Since the problems were found, Plaza owners have been required to "disclose the existence of these conditions to any potential purchaser, thereby limiting the marketability of his/her unit and reduce the fair market value of the unit,'' the lawsuit says.
Multiple Listing records show that sales in the Plaza have slowed, though it is difficult to determine how much prices have been affected.
Between January and November of last year, 17 units sold, including several three-bedroom, three-bath units that went for more than $1 million.
So far this year, seven units have sold. The top price paid was $885,000 — down $74,000 from the asking price — for a two-bedroom, two-bath unit in September.
Another striking difference: More than half of the buyers last year got mortgage loans. This year, all sales have been in cash.
"Therein lies the issue — getting financing when there's a pending lawsuit,'' said Jeremiah Bicknese, an agent with Smith & Associates. "There are a few banks that just don't want to flex on that.''
Bicknese said he has told Plaza sellers that he represents to "over-disclose'' issues with the building in order to avoid future problems with buyers.
"There's definitely an impact'' he said of the defects and litigation, ''but fortunately with my clients (the buyers) were able to pay cash.''
Seven Plaza units currently are for sale, including the penthouse with an asking price of nearly $2.4 million. It has been on the market for well over a year.
All houses and other buildings eventually settle into their foundations, construction experts say, and most pose little real danger to occupants. But San Francisco's 58-story Millennium Tower, built about the same time as the Plaza, has sunk 16 inches and tilted at least 2 inches, prompting a class- action lawsuit and fears it could topple in an earthquake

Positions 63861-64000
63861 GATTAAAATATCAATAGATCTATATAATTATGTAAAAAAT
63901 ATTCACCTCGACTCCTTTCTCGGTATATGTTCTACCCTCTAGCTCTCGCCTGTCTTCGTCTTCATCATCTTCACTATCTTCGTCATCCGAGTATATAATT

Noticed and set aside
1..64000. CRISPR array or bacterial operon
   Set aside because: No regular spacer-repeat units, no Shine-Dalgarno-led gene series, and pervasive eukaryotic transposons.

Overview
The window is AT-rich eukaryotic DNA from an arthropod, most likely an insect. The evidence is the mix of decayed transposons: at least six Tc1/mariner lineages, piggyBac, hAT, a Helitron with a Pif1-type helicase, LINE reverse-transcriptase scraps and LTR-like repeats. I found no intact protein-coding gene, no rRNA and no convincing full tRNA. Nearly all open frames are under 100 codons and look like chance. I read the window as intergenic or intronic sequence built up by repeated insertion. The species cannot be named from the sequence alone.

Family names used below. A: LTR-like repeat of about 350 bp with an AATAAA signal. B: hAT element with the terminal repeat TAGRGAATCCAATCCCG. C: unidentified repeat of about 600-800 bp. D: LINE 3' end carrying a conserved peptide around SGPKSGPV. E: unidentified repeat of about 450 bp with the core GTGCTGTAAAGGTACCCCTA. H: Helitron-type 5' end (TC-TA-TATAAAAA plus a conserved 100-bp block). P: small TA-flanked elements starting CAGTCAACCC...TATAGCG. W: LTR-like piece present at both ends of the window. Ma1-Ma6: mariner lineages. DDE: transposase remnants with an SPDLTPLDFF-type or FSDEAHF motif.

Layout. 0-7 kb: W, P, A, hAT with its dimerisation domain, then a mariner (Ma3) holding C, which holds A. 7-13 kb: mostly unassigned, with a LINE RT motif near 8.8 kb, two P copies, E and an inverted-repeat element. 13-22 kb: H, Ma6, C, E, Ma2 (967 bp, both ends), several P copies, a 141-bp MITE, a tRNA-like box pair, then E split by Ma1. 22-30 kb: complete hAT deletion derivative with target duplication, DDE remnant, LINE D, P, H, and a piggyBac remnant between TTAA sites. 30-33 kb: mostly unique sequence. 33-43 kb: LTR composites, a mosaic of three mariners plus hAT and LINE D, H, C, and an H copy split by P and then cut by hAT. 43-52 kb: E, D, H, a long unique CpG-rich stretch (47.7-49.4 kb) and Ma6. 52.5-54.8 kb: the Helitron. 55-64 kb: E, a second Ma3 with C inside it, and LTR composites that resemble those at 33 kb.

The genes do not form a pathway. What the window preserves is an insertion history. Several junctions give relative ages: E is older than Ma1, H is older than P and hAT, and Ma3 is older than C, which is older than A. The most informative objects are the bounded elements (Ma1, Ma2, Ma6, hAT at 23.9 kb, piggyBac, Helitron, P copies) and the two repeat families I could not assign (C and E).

This week, there were no signs from the street of any repairs that might be under way at the Plaza, unlike at Signature Place in St. Petersburg. There, scaffolding still covers part of the building two years after the condo association sued over multiple defects, including improperly installed stucco that could fly off in high winds.
Board members could not be reached for comment, but one Signature Place owner, Scott Brandi, said he had been told the suit had been settled. He hopes that he and other owners will get back at least some of the $8 million in assessments they had to pay for repairs.
It could not be determined whether Plaza owners will also face special assessments. Bicknese, who continues to show listings there, said regular association fees are comparable to those in other Tampa condo towers and that the Plaza remains a sought-after residence.
"It's such a lovely building that once people get the scope of it, even as buyers they are not as nervous,'' he said. "The amenities are amazing — there's valet service and 24-hour concierge service — and it's basically like living in a five-star hotel, like living in a Ritz-Carlton.''
Contact Susan Taylor Martin at firstname.lastname@example.org or (727) 893-8642. Follow @susanskate